Imports Impact

One fact to note: in 2021, imports skyrocketed over 2020 levels — according to import data compiled by Southwick Associates. This trend may be the major factor contributing initial growth in wholesale and retail inventories. Recognizing the time needed for factories to produce and ship product, many months are often required before imports can arrive to help meet demand growth.

In the months leading up to the 2016 presidential election, manufacturers and distributors bet on increased demand after the election. When Republicans won, demand fell, and the bet did not pay off, resulting in high inventories throughout the entire channel. This time, the inventory is selling through, for now. That said, while imports of all types of firearms have significantly increased, shotgun imports have by far grown the most. This, in part, might help describe the current spike in shotgun sales as more shotguns are coming to market in proportion to handgun and rifles.

Inventories Are Replenishing — Slowly

As seen in the chart tracking NICS figures, sales are starting to recede back to levels experienced two to five years ago. Reports and feedback indicate firearm inventories at wholesale are growing, while product is hanging around a bit longer on ammunition shelves.However, demand remains very high.

At the end of Q2 2021, consumers reported to Southwick Associates they were not seeing increased availability of firearms or ammunition. In fact, two-thirds said they spent more time in the second quarter searching for desired product than they did in the first quarter. (It must be stressed that, when it comes to items not purchased daily — like coffee or bread — consumers are often the last to notice increased supplies. They typically don’t visit the store every day monitoring inventory levels at the rate the industry does.)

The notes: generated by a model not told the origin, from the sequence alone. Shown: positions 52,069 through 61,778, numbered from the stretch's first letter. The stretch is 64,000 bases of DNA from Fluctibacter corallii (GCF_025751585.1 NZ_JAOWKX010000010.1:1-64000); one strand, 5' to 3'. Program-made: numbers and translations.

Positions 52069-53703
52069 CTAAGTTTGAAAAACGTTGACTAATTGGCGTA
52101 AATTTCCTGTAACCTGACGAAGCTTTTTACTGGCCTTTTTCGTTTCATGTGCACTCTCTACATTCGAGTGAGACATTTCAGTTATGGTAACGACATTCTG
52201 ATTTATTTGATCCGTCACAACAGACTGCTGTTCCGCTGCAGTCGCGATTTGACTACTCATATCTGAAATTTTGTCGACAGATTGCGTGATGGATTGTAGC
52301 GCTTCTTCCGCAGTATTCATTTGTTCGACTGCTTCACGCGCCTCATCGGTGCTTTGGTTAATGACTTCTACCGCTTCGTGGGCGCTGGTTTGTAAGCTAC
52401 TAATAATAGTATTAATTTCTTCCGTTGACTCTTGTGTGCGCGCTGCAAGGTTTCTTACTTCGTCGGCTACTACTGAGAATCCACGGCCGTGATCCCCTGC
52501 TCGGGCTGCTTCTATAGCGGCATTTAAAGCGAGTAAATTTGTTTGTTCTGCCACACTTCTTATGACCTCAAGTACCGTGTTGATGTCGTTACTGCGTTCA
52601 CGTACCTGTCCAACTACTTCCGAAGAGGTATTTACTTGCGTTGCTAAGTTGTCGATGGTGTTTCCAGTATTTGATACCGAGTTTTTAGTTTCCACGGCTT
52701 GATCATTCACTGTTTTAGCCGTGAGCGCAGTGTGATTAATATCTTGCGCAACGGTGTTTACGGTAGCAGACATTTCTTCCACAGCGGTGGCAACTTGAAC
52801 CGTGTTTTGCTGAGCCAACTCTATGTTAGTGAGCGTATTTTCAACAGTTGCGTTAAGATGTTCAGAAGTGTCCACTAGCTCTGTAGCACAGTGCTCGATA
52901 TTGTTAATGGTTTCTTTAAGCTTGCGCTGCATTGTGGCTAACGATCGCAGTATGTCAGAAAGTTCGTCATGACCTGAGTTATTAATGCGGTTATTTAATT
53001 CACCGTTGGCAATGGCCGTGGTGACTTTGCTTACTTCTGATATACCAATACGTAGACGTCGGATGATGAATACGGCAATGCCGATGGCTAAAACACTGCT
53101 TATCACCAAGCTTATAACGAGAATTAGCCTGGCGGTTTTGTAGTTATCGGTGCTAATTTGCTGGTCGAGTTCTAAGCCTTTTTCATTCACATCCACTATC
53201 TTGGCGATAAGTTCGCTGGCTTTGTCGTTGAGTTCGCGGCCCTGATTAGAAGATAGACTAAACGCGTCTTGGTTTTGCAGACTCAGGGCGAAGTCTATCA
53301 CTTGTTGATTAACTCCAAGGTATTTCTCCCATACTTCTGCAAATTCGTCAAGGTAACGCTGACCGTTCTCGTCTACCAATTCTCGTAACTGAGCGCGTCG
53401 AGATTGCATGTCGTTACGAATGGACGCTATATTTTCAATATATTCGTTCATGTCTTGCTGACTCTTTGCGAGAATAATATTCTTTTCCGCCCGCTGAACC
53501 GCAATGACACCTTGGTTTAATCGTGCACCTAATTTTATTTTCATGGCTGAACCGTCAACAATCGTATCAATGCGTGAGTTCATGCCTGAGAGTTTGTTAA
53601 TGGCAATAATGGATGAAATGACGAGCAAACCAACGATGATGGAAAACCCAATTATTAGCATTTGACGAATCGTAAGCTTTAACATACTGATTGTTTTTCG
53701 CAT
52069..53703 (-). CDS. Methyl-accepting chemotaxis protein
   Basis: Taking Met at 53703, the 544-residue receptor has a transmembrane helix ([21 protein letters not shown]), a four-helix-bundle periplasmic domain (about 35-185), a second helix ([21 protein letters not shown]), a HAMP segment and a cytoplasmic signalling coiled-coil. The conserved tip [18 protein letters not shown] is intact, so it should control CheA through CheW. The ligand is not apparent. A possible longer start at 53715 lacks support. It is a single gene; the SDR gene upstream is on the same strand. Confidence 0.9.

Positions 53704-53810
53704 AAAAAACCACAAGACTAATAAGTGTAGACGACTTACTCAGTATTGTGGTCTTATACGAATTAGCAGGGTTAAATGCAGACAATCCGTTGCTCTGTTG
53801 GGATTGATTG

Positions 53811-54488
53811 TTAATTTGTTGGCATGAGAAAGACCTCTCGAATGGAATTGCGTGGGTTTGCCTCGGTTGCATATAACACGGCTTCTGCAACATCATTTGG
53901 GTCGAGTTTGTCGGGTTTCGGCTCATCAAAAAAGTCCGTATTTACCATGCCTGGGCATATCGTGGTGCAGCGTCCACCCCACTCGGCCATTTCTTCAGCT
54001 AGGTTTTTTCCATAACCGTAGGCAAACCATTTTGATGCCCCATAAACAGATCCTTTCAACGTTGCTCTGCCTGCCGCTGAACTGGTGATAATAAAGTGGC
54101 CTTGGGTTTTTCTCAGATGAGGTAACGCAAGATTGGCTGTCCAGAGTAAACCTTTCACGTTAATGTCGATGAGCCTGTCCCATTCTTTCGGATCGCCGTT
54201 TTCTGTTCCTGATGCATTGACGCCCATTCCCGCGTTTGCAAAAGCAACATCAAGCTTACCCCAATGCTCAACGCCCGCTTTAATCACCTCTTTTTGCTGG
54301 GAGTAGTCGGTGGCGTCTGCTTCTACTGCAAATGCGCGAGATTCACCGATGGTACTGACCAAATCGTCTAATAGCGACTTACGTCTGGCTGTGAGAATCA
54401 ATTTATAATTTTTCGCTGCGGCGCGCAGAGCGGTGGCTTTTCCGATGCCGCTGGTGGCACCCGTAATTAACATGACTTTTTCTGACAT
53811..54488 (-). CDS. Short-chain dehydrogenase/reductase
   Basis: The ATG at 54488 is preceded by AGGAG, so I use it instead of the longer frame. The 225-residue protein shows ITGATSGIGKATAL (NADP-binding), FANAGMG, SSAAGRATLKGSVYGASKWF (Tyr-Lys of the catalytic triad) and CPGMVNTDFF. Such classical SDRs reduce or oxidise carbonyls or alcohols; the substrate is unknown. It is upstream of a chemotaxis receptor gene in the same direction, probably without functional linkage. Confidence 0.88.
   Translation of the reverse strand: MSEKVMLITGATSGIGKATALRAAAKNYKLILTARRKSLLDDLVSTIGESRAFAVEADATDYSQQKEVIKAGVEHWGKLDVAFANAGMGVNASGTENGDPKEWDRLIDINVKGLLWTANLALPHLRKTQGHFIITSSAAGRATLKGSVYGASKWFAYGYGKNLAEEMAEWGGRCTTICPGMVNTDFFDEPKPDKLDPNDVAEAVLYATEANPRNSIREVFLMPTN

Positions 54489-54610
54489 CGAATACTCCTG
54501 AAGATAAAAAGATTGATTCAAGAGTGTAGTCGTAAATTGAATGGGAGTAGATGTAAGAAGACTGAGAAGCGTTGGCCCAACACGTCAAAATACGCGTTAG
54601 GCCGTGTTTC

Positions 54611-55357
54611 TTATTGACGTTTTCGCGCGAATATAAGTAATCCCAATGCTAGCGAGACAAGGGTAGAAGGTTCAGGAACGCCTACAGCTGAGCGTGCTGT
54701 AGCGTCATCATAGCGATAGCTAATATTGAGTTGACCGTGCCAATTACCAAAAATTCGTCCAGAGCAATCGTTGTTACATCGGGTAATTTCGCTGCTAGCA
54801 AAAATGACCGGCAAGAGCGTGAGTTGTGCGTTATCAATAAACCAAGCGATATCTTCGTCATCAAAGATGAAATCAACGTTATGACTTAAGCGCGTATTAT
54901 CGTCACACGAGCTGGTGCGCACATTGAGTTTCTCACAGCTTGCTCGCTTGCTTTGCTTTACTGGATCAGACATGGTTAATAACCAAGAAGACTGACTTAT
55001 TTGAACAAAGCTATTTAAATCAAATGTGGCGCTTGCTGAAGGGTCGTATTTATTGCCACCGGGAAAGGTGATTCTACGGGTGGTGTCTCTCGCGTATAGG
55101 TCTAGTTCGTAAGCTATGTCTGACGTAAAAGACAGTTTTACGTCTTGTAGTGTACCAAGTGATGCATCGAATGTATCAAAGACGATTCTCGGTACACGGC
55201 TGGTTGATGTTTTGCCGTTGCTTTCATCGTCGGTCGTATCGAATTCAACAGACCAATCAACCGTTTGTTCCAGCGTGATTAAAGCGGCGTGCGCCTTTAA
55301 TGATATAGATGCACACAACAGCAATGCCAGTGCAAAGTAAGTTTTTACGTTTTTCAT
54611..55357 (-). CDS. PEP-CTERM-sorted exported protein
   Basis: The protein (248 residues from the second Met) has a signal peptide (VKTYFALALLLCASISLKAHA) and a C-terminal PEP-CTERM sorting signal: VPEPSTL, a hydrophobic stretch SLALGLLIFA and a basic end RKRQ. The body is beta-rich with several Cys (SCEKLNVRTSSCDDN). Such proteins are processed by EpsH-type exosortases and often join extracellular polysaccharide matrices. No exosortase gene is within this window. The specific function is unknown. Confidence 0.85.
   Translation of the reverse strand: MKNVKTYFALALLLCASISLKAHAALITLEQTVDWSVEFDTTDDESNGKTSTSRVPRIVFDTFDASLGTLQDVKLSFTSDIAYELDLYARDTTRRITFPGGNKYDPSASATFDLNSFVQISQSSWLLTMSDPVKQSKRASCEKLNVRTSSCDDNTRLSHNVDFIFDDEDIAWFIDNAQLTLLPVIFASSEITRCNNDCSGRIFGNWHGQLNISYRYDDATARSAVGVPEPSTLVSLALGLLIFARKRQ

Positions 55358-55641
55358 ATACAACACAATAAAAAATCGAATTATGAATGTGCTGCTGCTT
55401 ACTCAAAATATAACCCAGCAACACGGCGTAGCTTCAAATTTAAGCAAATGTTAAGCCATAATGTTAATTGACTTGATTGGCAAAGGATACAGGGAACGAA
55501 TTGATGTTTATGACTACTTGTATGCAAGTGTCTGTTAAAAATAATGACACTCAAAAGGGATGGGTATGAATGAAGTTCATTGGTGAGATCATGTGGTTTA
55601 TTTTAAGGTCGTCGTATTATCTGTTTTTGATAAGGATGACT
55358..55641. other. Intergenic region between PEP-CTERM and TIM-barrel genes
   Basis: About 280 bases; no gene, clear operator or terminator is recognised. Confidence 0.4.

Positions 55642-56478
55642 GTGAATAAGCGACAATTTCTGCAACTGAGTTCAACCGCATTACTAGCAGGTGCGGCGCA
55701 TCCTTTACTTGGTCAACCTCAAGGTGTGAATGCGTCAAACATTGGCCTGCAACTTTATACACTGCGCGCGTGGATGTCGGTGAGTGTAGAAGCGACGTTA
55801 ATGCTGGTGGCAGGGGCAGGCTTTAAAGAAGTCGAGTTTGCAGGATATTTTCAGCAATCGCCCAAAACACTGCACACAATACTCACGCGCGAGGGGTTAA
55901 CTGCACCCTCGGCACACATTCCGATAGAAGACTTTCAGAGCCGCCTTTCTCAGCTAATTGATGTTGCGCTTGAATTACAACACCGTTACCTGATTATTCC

Southwick Associates thinks inventories are replenishing, as noticed by consumers and reported in surveys. Overall, as of early December 2021, product was still difficult to find at retail, but a very gradual return to normalcy appeared to be underway.

Accessory Sales

What about accessory sales in 2021? Southwick Associates monitors consumers’ firearms and accessories purchases and uses. From these data, we track the percentage of hunters, target shooters and personal-defense consumers’ quarterly purchases for specific product categories. A clear shift has appeared.

As shown in the table in this article, the proportion of purchases containing soft goods and various shooting accessories increased in the first half of 2021 compared to the year before. Ammunition showed a slight increase, probably because of more inventory becoming available, while the percentage of purchases that included firearms and firearm parts decreased in the first half of 2021. Accessory sales should remain strong moving forward.

Hunting Still Strong After “Lottery” Year

Though not growing as fast as firearm sales in general, hunting-related sales continued to do well in 2021. Based on state license sales data, though hunting license sales were down compared to the “lottery” year of 2020, for the first half of 2021, sales were up 8% over the first half of 2019 sales. In addition, the rate of first-time hunters entering the sport was the second-highest increase, with only 2020 generating more new hunters.